10/27/2003 12:00AM

Most championships still up in air

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ARCADIA, Calif. - As the smoke clears from a Breeders' Cup that will be forever remembered for the way trainer Dick Mandella turned it into his own private playground, as well as the heat and the terrifying wildfires uncomfortably close by, there are two topics that cry out for immediate discussion.

The first is how surprisingly little this Breeders' Cup did to clear up this year's divisional championships. By overcoming the 14-hole and proving what a special filly she is in winning the Juvenile Fillies, Halfbridled clinched the 2-year-old filly championship. And, by virtue of their victories in the Filly and Mare Turf, and Mile, respectively, the turf female title should come down to either Islington or Six Perfections. But otherwise, that's it. The rest of the Breeders' Cup results did little, if anything, to resolve the Eclipse Awards picture.

There will be sentiment for Action This Day to be champion 2-year-old male because he won the big one in his division on the big day. This Juvenile was the weakest ever, however, lacking the winners of the Champagne, Norfolk, Breeders' Futurity, and Hopeful, so it's not like Action This Day won a definitive race. And Action This Day was still 26-1 in this depleted field, which says a lot. We have to hope races like the Remsen, Kentucky Jockey Club, and Hollywood Futurity will settle this matter.

The 3-year-old filly division is equally unsettled. By virtue of a second-place finish in the Distaff, a finish that made the difference last year for Farda Amiga, Elloluv merely becomes one of a handful of title contenders that include Bird Town, Lady Tak, Spoken Fur, and Island Fashion. Each has shown flashes of talent as well as an inability to sustain performance. And it should be noted that Farda Amiga was more accomplished than Elloluv was before she finished second in the Distaff, and Farda Amiga was second to Azeri. Elloluv finished second to a 40-1 shot.

The failures of Ten Most Wanted and Funny Cide in the Classic certainly took Ten Most Wanted out of consideration for the 3-year-old male championship, and kept the door wide open for Empire Maker, who retired a month ago.

Cajun Beat's upset at 22-1 in the Sprint made him a contender for the sprint championship, but it did not unseat Aldebaran and Shake You Down as the first two favorites for this Eclipse Award. Shake You Down was game finishing third in the Sprint after breaking poorly, but Aldebaran was the victim of another big raceday failure by the Bobby Frankel barn. Breeders' Cup Day for Frankel was reminiscent of Travers Day at Saratoga, when a lot of heavily bet Frankel-trained horses performed dismally. These big race-day cold spells for Frankel seem to happen with uncomfortable frequency.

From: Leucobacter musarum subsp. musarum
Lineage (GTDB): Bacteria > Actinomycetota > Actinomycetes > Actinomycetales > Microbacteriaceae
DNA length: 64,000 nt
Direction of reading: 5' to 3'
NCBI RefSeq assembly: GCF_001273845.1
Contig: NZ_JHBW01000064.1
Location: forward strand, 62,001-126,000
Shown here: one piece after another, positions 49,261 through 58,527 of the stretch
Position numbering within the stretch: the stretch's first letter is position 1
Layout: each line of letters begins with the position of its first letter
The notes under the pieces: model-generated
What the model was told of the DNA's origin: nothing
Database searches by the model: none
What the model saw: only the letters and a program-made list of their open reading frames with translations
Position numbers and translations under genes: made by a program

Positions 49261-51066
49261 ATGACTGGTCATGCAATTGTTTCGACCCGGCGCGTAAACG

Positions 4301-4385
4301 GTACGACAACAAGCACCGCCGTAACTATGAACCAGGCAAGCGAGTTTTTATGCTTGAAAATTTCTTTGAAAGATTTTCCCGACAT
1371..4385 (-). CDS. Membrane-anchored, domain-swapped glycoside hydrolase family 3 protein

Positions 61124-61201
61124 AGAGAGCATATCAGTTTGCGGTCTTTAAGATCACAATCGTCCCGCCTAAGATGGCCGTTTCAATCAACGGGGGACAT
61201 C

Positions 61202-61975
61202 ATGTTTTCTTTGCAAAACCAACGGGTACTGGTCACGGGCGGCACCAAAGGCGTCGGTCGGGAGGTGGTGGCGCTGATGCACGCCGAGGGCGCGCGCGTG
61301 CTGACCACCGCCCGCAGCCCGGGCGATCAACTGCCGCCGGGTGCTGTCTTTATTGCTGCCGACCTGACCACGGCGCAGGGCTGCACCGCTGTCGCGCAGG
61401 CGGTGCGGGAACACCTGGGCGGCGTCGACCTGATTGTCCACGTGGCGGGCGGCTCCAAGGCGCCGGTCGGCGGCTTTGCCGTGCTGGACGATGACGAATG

The first dead heat in Breeders' Cup history took place in the Turf between last year's winner and defending turf champion, High Chaparral, and Johar. The fact that this Turf lacked a decisive performance suggests that it may not play its usual profound role in determining the champion, and that Storming Home may still be the leader of the division, even though he was dismal Saturday.

Adoration was that 40-1 shot who won the Distaff, but that won't be enough to secure her divisional honors. Sightseek, who never ran a step on Saturday, won many more Grade 1 events (four), and Azeri still has an enormous reputation.

At the very best, Pleasantly Perfect's upset victory in the Classic made him only a marginal contender for champion handicap horse because, as nice as they are, wins in the Goodwood and Breeders' Cup Classic are just not enough. The greater impact of Pleasantly Perfect's win is that he ruined the Eclipse Award aspirations of Perfect Drift, he seriously damaged those of Medaglia d'Oro, and he greatly enhanced the position of Mineshaft. After all was said and done Saturday, Mineshaft remains the most accomplished horse in America this year, and is still the favorite not only for champion older male, but also Horse of the Year.

The other big topic in this Breeders' Cup was the abject failure of horses who were based in the East for any meaningful period of time. There wasn't a lot of East Coast representation in this Breeders' Cup, which itself was a disgrace, and not a single Eastern horse won on Saturday. Not only that, of the 24 spots available to fill the first three positions in the eight Breeders' Cup races, only four were filled by horses from the East.

Don't tell me this has to do with the travel or the heat, because horses from Europe had to ship twice as far and figured to be more affected by the heat. Yet all they did was win three Breeders' Cup races, including a sweep of the first three positions in the Filly and Mare Turf, and a first and third in the Turf.

Also, don't tell me East Coast horses can't ship West and win, because that's nonsense. In the last Breeders' Cup held in California in 1997 at Hollywood Park, California-based horses won two races, but three horses from the East won - two from New York and one from Toronto. Including the Cup rout of 1993 at Santa Anita, when California horses won five races to the East's one, California-based horses had finished first in 15 and Eastern horses in 11 of the 35 Cup races run in California before Saturday.

No, the failure Saturday by Eastern horses had nothing to do with travel or heat. Let's be honest: It revealed that, on the whole, the East's best currently does not stack up with the West's best.